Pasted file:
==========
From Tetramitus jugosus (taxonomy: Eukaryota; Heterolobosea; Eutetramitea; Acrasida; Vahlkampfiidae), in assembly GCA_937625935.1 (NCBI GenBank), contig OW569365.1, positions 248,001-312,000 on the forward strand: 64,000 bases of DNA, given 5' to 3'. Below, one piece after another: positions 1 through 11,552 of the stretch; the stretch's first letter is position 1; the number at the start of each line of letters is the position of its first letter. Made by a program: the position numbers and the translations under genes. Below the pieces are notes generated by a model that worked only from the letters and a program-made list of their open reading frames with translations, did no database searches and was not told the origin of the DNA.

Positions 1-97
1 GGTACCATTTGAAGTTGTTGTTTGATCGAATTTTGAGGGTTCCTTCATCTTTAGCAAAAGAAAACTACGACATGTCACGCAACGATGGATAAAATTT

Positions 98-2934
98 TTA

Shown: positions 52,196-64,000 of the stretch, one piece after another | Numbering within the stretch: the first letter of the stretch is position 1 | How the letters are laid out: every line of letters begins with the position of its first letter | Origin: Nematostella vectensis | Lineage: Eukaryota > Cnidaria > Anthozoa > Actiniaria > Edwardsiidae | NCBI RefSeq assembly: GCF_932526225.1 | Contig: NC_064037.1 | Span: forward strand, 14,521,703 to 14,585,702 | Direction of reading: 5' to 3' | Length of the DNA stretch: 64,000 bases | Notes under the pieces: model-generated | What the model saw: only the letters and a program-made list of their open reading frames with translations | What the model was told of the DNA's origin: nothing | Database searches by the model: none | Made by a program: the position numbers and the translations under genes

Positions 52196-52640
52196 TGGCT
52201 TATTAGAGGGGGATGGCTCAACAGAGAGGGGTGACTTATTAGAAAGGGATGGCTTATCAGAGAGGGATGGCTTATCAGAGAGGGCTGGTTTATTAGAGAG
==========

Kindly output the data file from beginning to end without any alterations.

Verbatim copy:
From Tetramitus jugosus (taxonomy: Eukaryota; Heterolobosea; Eutetramitea; Acrasida; Vahlkampfiidae), in assembly GCA_937625935.1 (NCBI GenBank), contig OW569365.1, positions 248,001-312,000 on the forward strand: 64,000 bases of DNA, given 5' to 3'. Below, one piece after another: positions 1 through 11,552 of the stretch; the stretch's first letter is position 1; the number at the start of each line of letters is the position of its first letter. Made by a program: the position numbers and the translations under genes. Below the pieces are notes generated by a model that worked only from the letters and a program-made list of their open reading frames with translations, did no database searches and was not told the origin of the DNA.

Positions 1-97
1 GGTACCATTTGAAGTTGTTGTTTGATCGAATTTTGAGGGTTCCTTCATCTTTAGCAAAAGAAAACTACGACATGTCACGCAACGATGGATAAAATTT

Positions 98-2934
98 TTA

Shown: positions 52,196-64,000 of the stretch, one piece after another | Numbering within the stretch: the first letter of the stretch is position 1 | How the letters are laid out: every line of letters begins with the position of its first letter | Origin: Nematostella vectensis | Lineage: Eukaryota > Cnidaria > Anthozoa > Actiniaria > Edwardsiidae | NCBI RefSeq assembly: GCF_932526225.1 | Contig: NC_064037.1 | Span: forward strand, 14,521,703 to 14,585,702 | Direction of reading: 5' to 3' | Length of the DNA stretch: 64,000 bases | Notes under the pieces: model-generated | What the model saw: only the letters and a program-made list of their open reading frames with translations | What the model was told of the DNA's origin: nothing | Database searches by the model: none | Made by a program: the position numbers and the translations under genes

Positions 52196-52640
52196 TGGCT
52201 TATTAGAGGGGGATGGCTCAACAGAGAGGGGTGACTTATTAGAAAGGGATGGCTTATCAGAGAGGGATGGCTTATCAGAGAGGGCTGGTTTATTAGAGAG